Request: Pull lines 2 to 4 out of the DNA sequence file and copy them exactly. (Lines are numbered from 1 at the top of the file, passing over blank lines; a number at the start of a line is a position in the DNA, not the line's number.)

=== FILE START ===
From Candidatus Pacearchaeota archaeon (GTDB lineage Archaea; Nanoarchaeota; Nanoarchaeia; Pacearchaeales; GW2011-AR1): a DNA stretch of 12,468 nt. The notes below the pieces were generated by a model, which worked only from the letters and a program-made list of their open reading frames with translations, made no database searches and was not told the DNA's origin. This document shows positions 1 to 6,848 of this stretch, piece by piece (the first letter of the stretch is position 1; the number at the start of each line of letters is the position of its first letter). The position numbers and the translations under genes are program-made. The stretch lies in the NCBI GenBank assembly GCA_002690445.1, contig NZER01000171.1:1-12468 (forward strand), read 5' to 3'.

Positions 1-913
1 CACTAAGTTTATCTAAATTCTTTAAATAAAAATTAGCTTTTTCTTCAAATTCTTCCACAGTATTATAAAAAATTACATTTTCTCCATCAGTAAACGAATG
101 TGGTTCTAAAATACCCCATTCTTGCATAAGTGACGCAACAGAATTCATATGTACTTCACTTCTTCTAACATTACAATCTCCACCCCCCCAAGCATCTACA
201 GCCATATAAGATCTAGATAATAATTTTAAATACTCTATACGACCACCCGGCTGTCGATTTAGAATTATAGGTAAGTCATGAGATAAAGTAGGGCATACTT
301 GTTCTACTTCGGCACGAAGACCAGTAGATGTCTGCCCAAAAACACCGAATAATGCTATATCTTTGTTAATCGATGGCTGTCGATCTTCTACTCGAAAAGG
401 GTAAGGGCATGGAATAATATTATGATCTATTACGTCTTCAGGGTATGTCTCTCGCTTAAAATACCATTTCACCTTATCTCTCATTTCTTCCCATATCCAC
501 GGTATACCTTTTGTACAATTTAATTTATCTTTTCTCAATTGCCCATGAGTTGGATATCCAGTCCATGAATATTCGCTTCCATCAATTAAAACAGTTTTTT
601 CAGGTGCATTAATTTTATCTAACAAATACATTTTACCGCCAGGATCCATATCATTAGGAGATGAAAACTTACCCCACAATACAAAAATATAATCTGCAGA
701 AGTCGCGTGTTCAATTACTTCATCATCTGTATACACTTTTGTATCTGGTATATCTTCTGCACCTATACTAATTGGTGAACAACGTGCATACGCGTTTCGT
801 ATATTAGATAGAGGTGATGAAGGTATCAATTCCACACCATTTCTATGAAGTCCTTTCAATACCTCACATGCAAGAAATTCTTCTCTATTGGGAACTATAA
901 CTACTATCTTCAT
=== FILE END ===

Positions 1-913
1 CACTAAGTTTATCTAAATTCTTTAAATAAAAATTAGCTTTTTCTTCAAATTCTTCCACAGTATTATAAAAAATTACATTTTCTCCATCAGTAAACGAATG
101 TGGTTCTAAAATACCCCATTCTTGCATAAGTGACGCAACAGAATTCATATGTACTTCACTTCTTCTAACATTACAATCTCCACCCCCCCAAGCATCTACA